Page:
Skip to main content

Families: Bullying

Volume 713: debated on Monday 26 October 2009

Question

Asked By

To ask Her Majesty’s Government, following the death by fire in 2007 of Fiona Pilkington and her handicapped daughter, what steps they have taken to investigate how many families in England and Wales are subjected to bullying of the type inflicted on the Pilkingtons; and what is their assessment of the scale of the problem.

My Lords, this was a horrendous case that demonstrated the devastating effects of anti-social behaviour. Thankfully, such cases are rare. We have announced increased support for victims, tougher action on ASBO breaches, locally set minimum standards, and improved support to targeted partnerships. The policing pledge ensures that the police help the victims, and this work will be strengthened in the White Paper.

My Lords, I am grateful to the Minister for that reply. He is aware, I believe, that the Home Secretary has said that we have slipped behind on this and that the Government took their eye off the ball. Can they now get their eye back on to the ball and think a little more about the victims? I have a specific question. We have acceptable behaviour contracts, which can be entered into in writing, and anti-social behaviour orders, which can be obtained from the courts. However, no one seems to pay any attention whatever to what happens at the house of the victim on the night. Mrs Pilkington appealed 33 times over a decade for help and assistance, but the local authority took almost no interest in her. She told social workers that she had suicidal tendencies, but they ignored that information. There should be a system—will the Minister undertake to look at this?—whereby the police and local authorities know which homes are being targeted by bullying and some sort of force, obviously the police, can be deployed to the house on the night. Some of these attacks last for about eight hours.

My Lords, the noble Lord makes a very good point about the victims. We have extended the victim support service to victims and witnesses, and have put up funding for 85 new victims’ champions in pioneer areas and in areas with anti-social behaviour perceptions of more than 25 per cent. There is also a national training campaign for co-ordinators to improve their victim work, but I will take away that point and get back to the noble Lord in writing about what happened on that evening.

My Lords, interestingly there have been three independent looks at this: by a House of Commons Select Committee; in a PAC report; and in an NAO report. All of them congratulated the Government on the successful introduction of robust and effective tools and powers that work against anti-social behaviour and support the law-abiding majority. Those tools and powers clearly have to be applied within local regions and used properly. There is no doubt that we are taking this seriously, but there is equally no doubt that, in the appalling Pilkington case, as the coroner found, there was a police failure to join up the incidents, the local borough council failed to record and monitor its anti-social behaviour incidents, and the county council failed in a number of areas. Overall, things were not joined up. There were failings and failures, but this Government have put in place things that can be used. They were not used in this case, and they need to be used properly because this is a blight on our society. I know that the Home Secretary feels that this is very important and wants even more concentration on it.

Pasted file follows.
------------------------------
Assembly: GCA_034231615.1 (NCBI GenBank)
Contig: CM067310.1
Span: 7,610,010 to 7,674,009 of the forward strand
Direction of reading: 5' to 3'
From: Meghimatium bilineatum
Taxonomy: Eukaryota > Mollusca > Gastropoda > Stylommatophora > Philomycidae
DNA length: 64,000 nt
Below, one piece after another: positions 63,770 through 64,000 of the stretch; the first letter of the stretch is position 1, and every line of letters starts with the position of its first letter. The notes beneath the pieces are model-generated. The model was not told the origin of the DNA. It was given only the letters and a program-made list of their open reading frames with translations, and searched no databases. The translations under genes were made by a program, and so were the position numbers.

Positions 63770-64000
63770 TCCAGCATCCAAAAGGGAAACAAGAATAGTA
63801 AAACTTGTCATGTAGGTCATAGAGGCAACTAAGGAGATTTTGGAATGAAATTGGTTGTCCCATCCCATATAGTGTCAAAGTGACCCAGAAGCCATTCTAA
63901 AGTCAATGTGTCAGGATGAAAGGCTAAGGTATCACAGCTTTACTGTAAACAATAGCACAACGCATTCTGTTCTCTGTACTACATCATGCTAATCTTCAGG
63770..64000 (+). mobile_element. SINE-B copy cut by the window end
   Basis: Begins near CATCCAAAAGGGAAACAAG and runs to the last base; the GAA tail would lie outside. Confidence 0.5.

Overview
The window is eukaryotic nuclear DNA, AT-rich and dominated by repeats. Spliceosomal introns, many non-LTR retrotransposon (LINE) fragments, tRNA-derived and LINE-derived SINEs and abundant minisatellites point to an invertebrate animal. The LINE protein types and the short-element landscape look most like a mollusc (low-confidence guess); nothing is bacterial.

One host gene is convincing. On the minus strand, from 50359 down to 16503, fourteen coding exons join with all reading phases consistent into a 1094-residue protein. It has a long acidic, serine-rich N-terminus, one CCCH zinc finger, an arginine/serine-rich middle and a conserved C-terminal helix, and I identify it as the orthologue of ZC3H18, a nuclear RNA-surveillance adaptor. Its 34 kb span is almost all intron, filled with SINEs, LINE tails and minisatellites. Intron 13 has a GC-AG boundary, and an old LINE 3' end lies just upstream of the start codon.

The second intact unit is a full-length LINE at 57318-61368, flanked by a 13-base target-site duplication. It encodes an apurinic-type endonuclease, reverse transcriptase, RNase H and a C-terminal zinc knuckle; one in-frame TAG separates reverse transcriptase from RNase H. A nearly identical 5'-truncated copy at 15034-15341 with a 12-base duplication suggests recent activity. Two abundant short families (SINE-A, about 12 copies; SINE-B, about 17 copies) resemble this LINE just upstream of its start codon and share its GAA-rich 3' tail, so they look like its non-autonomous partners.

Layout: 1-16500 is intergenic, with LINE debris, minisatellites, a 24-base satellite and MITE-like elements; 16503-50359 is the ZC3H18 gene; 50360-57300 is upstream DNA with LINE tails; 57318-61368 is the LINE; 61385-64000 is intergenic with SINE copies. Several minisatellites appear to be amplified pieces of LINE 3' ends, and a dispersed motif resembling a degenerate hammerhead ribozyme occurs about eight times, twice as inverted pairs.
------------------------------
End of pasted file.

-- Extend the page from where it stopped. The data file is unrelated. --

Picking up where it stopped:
My Lords, the fact is that ASBOs were not in place before this tragic incident. That suggests, does it not, that, as the Minister said, the 33 calls to the police were not linked up, so there was no request for an ASBO. What guidance has the Home Office since issued to the police to ensure that 33 calls from one victim are linked up?

My Lords, we have come out with a raft of new announcements saying how these tools and powers should be used and how the crime and disorder reduction partnerships, set up in 1998, should be involved. We are stepping up action on breach of ASBOs and we are putting on pressure to ensure effective links behind neighbourhood policing and neighbourhood management teams to resolve these issues. But in the end these things have to be done at the local level. Perhaps I did not answer the first Question of the noble Lord as well as I might have done. We have contacted the 338 crime and disorder reduction partners to ask whether there are any other cases in their areas that are anything like the dreadful Pilkington case, and to date we have not heard there are any. I have real concerns because there is no doubt that this sort of thing is a blight, and I am aware of the situation in the particular street, partly because one of my relatives went there for another reason and was quite appalled by it. However, the police are taking this seriously and these efforts need to be joined up.

My Lords, does my noble friend agree that despite all our laws, rules and regulations, bullying is still going on on a very large scale indeed, especially against disabled people? The reason for it is that many politicians, policemen and head teachers simply do not take bullying seriously enough, but they should do so. Can my noble friend say whether the Government are prepared to launch a major investigation into bullying as soon as possible?

My Lords, there are some people who do not recognise bullying for what it is, which is totally objectionable. Bullies are normally cowards and need to be confronted.